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Practical Insights for Busy Caregivers

Maintaining social connections

It's easy to lose touch with important people in your life when you become a caregiver, but going it alone can be hazardous to your health.

Madeleine Roske

"That initial reaching out is difficult, but" - Madeleine Roske, caregiver

video (42 sec)
transcript

…that initial reaching out is difficult, but what I found, because I have done some of it – and this is wonderful – you approach someone and say something like, “Well, do you think sometime you could do such and such… you could come in?” And they are delighted that you asked, even if there’s no specific dates, it’s just “Yes! I’m more than willing, and I’m so glad you asked.” And when they respond that way, it’s feedback to be able to continue to ask.

Kristina McLaughlin

"Talk to your friends because you are not on your own in doing this." - Kristina McLaughlin, care coordinator

video (39 sec)
transcript

Talk to your friends because you are not on your own in doing this. You’re not the first person who’s had to do this. And you don’t have to go through all those same hurdles, because someone else has done it. And it can be a casual conversation with a friend. It can be when you’re at the hospital and those people that are around you in the hospital as well, they’re going through the same thing. Completely different story, but they have to access the same things, and they need ideas. So, if you’re in the hospital, go to the lounge, go to the cafeteria. Talk to people. Listen to people. They’ve already done it. Or they’re trying to problem-solve it too.

Eileen Cunningham

"It’s easy to go to work and come home and look after your partner and do nothing else" - Eileen Cunningham, caregiver

video (53 sec)
transcript

Try if possible – as time permits – to keep yourself involved with your own personal support network. ‘Cause it’s easy to go to work and come home and look after your partner and do nothing else. And that’s fine, because that’s your natural instinct, that’s what you want to do. You need to work, you need to bring in the money, you need to look after your partner. And there’s not a lot of time to do too much else. But I think it’s important to try and carve out a bit of time because once they’re gone, you have to start from scratch again. That’s definitely what I found.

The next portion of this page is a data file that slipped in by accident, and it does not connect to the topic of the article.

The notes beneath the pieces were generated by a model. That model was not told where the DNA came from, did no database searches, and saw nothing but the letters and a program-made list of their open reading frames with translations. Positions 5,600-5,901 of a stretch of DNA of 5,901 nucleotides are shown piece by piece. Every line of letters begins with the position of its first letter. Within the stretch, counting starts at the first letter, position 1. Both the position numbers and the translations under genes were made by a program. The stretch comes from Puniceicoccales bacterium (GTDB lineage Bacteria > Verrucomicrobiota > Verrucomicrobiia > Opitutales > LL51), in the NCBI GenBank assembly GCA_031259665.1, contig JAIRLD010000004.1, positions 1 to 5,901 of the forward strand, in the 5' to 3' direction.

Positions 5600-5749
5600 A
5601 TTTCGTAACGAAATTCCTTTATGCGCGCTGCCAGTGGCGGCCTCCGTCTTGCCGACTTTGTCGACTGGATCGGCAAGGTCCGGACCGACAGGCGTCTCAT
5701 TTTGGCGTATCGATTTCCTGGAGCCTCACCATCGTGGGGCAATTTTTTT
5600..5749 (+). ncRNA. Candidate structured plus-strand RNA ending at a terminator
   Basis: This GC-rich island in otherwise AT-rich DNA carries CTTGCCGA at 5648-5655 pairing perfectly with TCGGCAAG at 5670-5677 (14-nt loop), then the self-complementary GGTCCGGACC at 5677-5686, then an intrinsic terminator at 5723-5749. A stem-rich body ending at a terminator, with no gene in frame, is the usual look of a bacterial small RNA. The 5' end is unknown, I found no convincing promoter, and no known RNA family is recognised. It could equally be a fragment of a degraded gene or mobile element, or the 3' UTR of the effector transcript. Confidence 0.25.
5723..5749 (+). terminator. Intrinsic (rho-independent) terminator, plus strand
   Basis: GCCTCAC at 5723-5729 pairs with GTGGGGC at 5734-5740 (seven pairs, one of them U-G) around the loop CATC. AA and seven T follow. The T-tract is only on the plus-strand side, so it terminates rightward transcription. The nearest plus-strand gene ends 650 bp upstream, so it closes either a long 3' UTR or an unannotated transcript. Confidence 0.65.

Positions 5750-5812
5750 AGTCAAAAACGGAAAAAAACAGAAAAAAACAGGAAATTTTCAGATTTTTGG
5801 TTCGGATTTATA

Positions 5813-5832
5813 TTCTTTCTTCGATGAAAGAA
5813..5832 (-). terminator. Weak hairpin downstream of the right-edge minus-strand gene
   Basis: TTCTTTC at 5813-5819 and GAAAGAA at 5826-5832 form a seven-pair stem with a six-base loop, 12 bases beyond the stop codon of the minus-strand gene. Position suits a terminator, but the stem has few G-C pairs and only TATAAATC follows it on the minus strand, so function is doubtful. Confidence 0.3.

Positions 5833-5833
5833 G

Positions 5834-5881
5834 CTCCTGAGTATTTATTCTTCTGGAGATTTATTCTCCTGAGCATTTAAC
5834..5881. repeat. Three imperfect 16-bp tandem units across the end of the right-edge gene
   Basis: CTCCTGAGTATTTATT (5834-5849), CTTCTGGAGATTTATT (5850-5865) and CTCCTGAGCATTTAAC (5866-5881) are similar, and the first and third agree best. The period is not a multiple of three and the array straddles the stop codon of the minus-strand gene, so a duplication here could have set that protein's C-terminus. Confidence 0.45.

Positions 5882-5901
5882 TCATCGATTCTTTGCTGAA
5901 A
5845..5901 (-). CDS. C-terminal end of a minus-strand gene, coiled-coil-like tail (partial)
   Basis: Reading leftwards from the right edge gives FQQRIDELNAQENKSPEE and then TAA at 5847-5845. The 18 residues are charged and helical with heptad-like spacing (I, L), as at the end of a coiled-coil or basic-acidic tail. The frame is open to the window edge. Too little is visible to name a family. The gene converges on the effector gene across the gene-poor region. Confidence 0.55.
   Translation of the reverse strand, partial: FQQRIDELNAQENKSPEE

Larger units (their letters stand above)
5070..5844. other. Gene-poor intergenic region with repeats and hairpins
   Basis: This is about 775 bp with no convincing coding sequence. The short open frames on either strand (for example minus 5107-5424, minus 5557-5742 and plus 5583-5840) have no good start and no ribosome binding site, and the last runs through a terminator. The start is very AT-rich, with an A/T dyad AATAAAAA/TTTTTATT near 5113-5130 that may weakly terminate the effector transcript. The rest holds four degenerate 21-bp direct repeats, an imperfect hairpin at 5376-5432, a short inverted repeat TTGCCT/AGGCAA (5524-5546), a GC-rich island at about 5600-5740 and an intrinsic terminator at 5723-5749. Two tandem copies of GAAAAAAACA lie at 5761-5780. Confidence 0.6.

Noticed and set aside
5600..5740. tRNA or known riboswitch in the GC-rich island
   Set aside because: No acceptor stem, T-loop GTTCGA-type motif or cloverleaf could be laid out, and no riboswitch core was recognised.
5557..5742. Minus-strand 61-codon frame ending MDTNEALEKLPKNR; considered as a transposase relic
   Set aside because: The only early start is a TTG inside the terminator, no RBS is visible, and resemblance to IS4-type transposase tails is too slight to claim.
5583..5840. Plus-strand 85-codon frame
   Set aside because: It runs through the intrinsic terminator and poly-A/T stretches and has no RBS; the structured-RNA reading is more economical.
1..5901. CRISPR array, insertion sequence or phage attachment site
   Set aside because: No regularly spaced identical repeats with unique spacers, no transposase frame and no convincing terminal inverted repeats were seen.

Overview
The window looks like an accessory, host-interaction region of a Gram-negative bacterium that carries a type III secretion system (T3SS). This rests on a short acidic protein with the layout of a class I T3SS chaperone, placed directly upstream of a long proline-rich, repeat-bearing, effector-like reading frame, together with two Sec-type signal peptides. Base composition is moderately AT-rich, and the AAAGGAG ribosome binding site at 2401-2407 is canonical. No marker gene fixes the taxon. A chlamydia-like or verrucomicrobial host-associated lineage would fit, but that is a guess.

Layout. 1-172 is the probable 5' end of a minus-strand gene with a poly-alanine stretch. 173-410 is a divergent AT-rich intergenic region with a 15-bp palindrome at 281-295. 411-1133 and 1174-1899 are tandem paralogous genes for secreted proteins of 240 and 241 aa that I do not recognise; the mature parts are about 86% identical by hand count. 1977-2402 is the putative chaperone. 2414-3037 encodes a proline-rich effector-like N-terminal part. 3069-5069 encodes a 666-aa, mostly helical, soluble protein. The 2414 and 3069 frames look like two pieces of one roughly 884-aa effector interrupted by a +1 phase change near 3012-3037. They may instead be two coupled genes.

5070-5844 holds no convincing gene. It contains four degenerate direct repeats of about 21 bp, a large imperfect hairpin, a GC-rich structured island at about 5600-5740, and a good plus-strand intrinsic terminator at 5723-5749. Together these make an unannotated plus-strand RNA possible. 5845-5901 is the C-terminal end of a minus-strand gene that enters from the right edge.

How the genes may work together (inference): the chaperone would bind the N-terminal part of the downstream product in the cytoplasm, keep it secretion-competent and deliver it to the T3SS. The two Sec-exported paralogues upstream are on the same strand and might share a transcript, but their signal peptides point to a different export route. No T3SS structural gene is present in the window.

Madeleine Roske

"The first thing you do is you make your list." - Madeleine Roske, caregiver

video (1 min 1 sec)
transcript

Well, I think the first thing you do is you make your list. And what I noticed when I looked down my list before I spoke with anyone was that most of the people on the list – maybe ten or so years younger, up to older – they were all people… and I think when you get to our age, you have experienced loss in your life in one way or another… these were all people, I noticed, had gone through different experiences that would make them maybe more understanding of what a caregiver with a spouse who has dementia… And that was before I spoke to anyone. And then I think because of their experiences, when I approached them, it was… they didn’t need to think about it very long. It was something that they would gladly do.

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